Reaching out to people with disabilities

Through recruiting and community outreach, we strive to provide job opportunities to people with disabilities. We are actively involved in several disability awareness organizations, including San Diego Committee on Employment of People with Disabilities and U.S. Business Leadership Network (USBLN), and we are responsible for leading the local San Diego chapter of the USBLN, an organization that promotes best practices in hiring and retaining people with disabilities. We convened quarterly USBLN meetings and trainings attended by approximately 50 local employers.

We also hosted a number of community programs intended to raise awareness about disabilities in the workplace. Among them:

  • Career Connections for Youth, a day-long event intended to inform and inspire San Diego middle-school students with disabilities
  • Disability Mentoring Day, which brought disabled students from San Diego State University and University of California, San Diego to our corporate headquarters for informational interviews and a look at corporate life
  • Day In a Chair, in which 58 employees globally spent their workday in a wheelchair to better understand the perspective of people with spinal cord injuries
Reaching out to veterans

Thinking Ahead

Reaching out to veterans

Military veterans hold a special place in our corporate culture. To understand why, you need only look to our hometown: San Diego is home to many veterans returning from wartime duty. Thousands of retired service members live in the county as well. In our Company, we count nearly 700 veterans among our employees, along with a number of active-duty reservists serving around the world. We are also proud to supply technology that serves U.S. armed forces in the field.

Recognizing veterans’ contributions to our country and their potential for contributing to our Company, we reach out to veterans in many ways. To show our respect and gratitude, we hold annual Memorial Day and Veterans Day ceremonies that include keynote addresses by our most senior executives. We support our employees who are reservists by paying them their full salaries while they are away fulfilling their military duties and sending them care packages to remind them that we are thinking of them. To help make us a stronger Company, we actively recruit veterans as employees.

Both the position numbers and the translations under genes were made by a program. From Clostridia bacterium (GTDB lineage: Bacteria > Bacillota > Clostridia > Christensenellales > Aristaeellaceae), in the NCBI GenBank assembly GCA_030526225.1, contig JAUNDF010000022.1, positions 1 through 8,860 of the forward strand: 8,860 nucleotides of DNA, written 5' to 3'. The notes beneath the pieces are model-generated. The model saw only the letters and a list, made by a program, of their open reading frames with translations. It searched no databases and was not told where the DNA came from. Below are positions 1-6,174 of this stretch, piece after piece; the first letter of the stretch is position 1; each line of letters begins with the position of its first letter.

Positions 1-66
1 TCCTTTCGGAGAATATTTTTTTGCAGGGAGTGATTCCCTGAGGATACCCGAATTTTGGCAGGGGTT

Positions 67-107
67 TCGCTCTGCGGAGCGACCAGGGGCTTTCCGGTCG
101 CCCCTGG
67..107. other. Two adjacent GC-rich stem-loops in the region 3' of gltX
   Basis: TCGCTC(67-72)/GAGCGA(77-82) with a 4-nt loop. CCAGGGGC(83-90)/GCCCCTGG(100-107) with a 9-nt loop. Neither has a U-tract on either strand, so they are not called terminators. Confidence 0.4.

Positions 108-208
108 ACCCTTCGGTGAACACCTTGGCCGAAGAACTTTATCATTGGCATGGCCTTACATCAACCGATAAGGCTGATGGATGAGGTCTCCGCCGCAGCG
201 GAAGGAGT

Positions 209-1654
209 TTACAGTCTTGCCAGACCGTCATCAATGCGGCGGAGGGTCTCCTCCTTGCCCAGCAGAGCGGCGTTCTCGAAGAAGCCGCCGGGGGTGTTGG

Qualcomm Chairman and CEO Paul Jacobs summed up the reason for our outreach to veterans in a recent Veterans Day ceremony:

“We are committed to continuing to reach out to veterans not just because it’s the right thing to do, but because they are among the best and the brightest, most committed people in America’s workforce. They are the kind of people that we want to have on our team.”   

For the last two years, we’ve helped returning warriors through our Corporate Integration Program for Warrior Veterans, or QCIP-Warriors. The program’s mission is to honor and empower warrior veterans by providing them with hands-on technical experience, exposure to a corporate environment and the confidence that comes with professional development. Guiding vets during their experience are Qualcomm employees who are military veterans themselves. Perhaps not surprisingly, the program was developed by a Qualcomm staffing specialist who is a former army police captain.

For seven weeks, participating veterans work with various business units within our Company. They build their personal networks and polish interpersonal skills through management lunches, executive breakfasts and after-hours social events. They develop job-hunting skills through training in interviewing and résumé-writing. At the end of the seven-week program, participants are better prepared to compete for jobs, whether at Qualcomm or in the external job market.

Over half of the program’s 54 participants have found full-time work. Seven of them work at Qualcomm, including Navy veteran Louis Tuey.

“A big challenge for me while transitioning out of the military was believing that my skills were useful in a civilian company,” he says. “During [QCIP], I was able to see how my skills were useful, and I continue to develop them.”

Another program participant may sum it up best: “I am better prepared than I could have ever hoped to be before the program. Every transitioning service member should participate in a program like this.”